Share Holder Value

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Master of Business Administration (MBA)

Term Paper

Susane Manyasi

By Dr. Nyamache

Finance for small Business



Public and private companies are under a great deal of pressure to create and sustain shareholder value by increasing both returns on capital and growth rates and company’s stock price or equity value. Share holders would like to associate with a firm whose stock prices are not depressed.

Who is a Shareholder?

A share holder can be defined as the owner of one or more shares of stock in a corporation, commonly also called a "stockholder." The benefits of being a shareholder include receiving dividends for each share as determined by the Board of Directors, the right to vote (except for certain preferred shares) for members of the board of directors, to bring a derivative action (lawsuit) if the corporation is poorly managed, and to participate in the division of value of assets upon dissolution and winding up of the corporation, if there is any value. A shareholder should have his/her name registered with the corporation, but may hold a stock certificate which has been signed over to him/her. Before registration the new shareholder may not be able to cast votes represented by the shares.(Enhancing share holder value, Dr William .e. Broxterman Chairman/CEO Chemquest Group,unc). Shareholder value is a business term, which implies that the ultimate measure of a company's success is to enrich shareholders. It became popular during the 1980s, and is particularly associated with former CEO of General Electric, Jack Welch.( In March 2009), Welch openly turned his back on the concept, calling shareholder value "the dumbest idea in the world".

The term used in several ways:
* To refer to the market capitalization of a company (rarely used) * To refer to the concept that the primary goal for a company is to increase the wealth of its shareholders (owners) by paying dividends and/or causing the stock price to increase * To refer to the more specific concept that planned actions by management and the returns to shareholders should outperform certain bench-marks such as the cost of capital concept. In essence, the idea that shareholders’ money should be used to earn higher returns than they could earn themselves by investing in other assets having the same amount of risk. (The term in this sense was introduced by Dr Alfred Rappaport in 1986.) In (1981, Jack Welch made a speech in Hotel Pierre, New York City called) ‘Growing fast in a slow-growth economy’ (8.12.1981) this is often acknowledged as the "dawn" of the obsession with shareholder value. Welch's stated aim was to be the biggest or second biggest market player, and to return maximum value to stockholders.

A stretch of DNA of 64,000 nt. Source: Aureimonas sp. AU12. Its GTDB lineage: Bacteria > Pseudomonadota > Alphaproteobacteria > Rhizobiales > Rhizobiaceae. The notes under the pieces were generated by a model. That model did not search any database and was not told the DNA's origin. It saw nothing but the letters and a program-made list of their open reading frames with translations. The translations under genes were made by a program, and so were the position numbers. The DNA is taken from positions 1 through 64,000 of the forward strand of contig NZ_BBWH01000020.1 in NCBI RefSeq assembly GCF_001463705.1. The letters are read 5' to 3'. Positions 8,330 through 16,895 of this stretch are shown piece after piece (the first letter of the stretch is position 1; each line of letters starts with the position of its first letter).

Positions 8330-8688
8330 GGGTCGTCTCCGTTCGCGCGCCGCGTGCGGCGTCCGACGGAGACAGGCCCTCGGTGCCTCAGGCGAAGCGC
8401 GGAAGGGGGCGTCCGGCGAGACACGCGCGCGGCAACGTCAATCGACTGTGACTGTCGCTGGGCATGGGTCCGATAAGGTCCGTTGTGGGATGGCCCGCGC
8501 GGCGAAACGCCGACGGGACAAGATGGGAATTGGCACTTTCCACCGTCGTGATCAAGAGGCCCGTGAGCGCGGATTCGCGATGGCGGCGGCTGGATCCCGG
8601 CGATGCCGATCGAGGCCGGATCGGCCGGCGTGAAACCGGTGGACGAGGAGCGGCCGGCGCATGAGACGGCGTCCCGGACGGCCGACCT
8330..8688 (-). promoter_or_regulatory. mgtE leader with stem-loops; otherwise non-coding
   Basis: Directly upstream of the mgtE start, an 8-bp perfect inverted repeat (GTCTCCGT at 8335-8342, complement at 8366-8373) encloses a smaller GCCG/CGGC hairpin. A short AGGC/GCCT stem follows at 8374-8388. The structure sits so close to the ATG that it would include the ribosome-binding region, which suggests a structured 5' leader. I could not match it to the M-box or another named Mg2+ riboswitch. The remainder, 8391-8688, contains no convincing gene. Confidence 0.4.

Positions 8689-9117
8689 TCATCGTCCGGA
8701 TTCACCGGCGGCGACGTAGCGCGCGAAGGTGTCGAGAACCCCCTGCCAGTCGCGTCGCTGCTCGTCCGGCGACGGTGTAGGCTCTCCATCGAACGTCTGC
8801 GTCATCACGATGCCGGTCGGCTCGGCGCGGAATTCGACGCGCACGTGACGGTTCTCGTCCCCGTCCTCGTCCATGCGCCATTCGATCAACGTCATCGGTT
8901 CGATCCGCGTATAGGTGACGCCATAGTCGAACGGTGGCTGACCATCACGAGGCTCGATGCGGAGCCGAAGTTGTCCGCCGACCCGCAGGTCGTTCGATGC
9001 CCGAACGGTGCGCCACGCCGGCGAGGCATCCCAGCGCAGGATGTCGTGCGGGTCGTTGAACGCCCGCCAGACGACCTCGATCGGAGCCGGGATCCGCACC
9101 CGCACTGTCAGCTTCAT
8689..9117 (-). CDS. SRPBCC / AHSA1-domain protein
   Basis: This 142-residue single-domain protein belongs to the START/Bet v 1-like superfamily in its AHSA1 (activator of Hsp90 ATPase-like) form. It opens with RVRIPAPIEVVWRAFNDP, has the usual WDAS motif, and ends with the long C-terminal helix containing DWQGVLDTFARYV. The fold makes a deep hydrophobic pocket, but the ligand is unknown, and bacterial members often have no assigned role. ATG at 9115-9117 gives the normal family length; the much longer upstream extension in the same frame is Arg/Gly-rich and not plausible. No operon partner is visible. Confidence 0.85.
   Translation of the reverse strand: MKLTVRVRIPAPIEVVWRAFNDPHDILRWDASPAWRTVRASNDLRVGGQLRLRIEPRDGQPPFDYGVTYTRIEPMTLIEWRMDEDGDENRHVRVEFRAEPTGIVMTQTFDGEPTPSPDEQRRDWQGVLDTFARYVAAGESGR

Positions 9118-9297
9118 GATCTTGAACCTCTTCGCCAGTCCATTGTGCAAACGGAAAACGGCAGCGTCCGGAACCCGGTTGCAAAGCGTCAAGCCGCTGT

Strategic planning
In today’s fast-changing, often business environment, formal systems for strategic planning have become one of top management’s principal tools for evaluating and coping with uncertainty. One of the key roles of Board of directors is to approve and adopt the strategic and annual business plans, the setting of objectives and review of key risk and performance areas. Corporate board members are also showing increasing interest in ensuring that the company has adequate strategies and that these are tested against actual results. While the organizational dynamics and the sophistication of the strategic planning process vary widely among companies, the process almost invariably culminates in projected (commonly five-year) financial statements. This enables top managers and the board to review and approve strategic plans in the same terms that the company reports its performance to shareholders and the financial community. Under current practice the projected financial statements, particularly projected earnings per share performance, commonly serve as the basis for...
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